Cancer costs the world economy $895 billion per year, according to a study on the economic cost of causes of deaths conducted by the American Cancer Society (ACS) and LIVESTRONG.
Death and disability from lung cancer, colon/rectal cancer and breast cancer account for the largest economic costs on a global scale, and the greatest burden in high income countries, the study said. In the low-income countries, cancers of the mouth and oropharynx, cervix and breast have the greatest impact.
Cancers of the lung, bronchus and trachea account for the largest drain in the world economy, nearly $180 billion yearly.
As the death and disability toll from lung cancer remains high across income levels of nearly all nations, efforts like the Framework Convention on Tobacco Control (FCTC) could have a significant impact in reducing economic losses. The FCTC, the world's first global health treaty and signed by 168 countries, aims to reduce deaths from tobacco usage by regulating the sale and marketing of tobacco products and protecting people from tobacco smoke, the study said.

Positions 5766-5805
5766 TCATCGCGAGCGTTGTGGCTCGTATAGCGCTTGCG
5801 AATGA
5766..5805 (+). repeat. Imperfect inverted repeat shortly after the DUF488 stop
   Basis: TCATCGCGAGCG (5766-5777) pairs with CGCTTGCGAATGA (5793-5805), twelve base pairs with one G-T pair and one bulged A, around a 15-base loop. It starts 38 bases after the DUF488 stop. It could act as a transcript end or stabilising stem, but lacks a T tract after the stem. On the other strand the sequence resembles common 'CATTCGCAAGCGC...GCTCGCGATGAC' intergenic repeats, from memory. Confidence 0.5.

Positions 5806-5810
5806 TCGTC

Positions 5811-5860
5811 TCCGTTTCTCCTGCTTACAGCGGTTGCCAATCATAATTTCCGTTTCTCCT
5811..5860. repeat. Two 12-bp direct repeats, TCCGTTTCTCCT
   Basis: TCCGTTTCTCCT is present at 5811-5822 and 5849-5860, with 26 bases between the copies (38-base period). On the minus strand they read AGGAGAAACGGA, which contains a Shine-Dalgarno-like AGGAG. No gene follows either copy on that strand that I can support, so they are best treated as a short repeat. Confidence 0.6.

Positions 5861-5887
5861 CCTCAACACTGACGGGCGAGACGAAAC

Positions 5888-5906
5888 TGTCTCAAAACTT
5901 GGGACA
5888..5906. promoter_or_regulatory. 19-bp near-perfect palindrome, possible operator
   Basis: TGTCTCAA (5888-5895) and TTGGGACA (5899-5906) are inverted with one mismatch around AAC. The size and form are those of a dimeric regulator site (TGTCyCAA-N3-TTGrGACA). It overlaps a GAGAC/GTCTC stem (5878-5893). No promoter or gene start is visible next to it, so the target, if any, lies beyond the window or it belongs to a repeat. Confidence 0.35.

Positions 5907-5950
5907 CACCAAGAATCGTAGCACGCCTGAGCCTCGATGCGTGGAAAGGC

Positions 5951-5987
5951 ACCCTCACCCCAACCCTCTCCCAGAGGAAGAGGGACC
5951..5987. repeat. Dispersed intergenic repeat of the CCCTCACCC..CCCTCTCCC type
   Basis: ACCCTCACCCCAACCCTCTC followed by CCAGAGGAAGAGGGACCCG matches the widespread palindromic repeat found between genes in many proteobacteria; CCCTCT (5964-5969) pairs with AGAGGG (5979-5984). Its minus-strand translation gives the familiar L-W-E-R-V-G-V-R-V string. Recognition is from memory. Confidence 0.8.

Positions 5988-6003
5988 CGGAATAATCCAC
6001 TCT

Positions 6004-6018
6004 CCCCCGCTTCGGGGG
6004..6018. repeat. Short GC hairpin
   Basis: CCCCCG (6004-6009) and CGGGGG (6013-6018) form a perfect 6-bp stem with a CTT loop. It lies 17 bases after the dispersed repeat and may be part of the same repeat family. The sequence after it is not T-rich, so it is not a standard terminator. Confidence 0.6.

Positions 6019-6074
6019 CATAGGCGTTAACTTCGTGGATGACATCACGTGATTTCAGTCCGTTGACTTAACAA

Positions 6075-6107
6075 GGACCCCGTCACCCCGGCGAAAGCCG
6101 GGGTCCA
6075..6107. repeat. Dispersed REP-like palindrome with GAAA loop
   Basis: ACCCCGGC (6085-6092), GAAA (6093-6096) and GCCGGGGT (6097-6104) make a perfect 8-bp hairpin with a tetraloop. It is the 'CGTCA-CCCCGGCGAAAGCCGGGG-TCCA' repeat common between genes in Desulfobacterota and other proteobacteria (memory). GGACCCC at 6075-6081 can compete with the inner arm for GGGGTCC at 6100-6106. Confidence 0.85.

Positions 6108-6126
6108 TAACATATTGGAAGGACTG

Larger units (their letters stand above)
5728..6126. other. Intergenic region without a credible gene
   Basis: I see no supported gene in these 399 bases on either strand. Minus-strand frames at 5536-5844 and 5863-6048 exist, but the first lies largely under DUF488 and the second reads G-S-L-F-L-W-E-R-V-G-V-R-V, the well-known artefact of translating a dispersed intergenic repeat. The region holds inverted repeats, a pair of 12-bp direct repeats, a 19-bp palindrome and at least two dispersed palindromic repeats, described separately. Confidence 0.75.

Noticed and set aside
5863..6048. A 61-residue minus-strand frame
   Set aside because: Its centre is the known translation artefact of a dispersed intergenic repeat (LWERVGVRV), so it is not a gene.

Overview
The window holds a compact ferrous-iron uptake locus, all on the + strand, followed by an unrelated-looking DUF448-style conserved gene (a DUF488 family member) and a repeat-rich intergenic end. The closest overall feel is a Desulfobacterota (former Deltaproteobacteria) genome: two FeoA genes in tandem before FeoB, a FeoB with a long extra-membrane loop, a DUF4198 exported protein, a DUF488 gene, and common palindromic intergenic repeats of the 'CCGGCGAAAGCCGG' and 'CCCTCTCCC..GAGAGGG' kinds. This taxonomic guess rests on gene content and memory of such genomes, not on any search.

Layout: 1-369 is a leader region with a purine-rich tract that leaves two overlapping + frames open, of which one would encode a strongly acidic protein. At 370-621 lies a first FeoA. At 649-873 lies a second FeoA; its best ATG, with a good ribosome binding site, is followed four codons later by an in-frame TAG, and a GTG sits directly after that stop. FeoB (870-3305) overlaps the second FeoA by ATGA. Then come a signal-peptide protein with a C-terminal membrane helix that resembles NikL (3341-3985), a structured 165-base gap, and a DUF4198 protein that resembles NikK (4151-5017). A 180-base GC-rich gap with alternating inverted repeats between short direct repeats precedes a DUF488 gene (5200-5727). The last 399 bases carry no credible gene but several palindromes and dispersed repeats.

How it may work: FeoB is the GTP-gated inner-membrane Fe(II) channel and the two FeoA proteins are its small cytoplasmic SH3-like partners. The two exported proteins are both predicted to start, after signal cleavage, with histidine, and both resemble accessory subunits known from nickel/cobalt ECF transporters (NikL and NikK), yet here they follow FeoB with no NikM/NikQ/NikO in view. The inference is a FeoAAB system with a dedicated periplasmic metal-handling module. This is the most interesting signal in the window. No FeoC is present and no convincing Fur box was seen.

The study projected that cancer will become the leading cause of death worldwide followed by heart disease and stroke.
ACS is the largest private investor in cancer research in the U.S.
Established by cancer survivor and champion cyclist Lance Armstrong in 1997 and based in Austin, Texas, LIVESTRONG inspires and empowers anyone affected by cancer.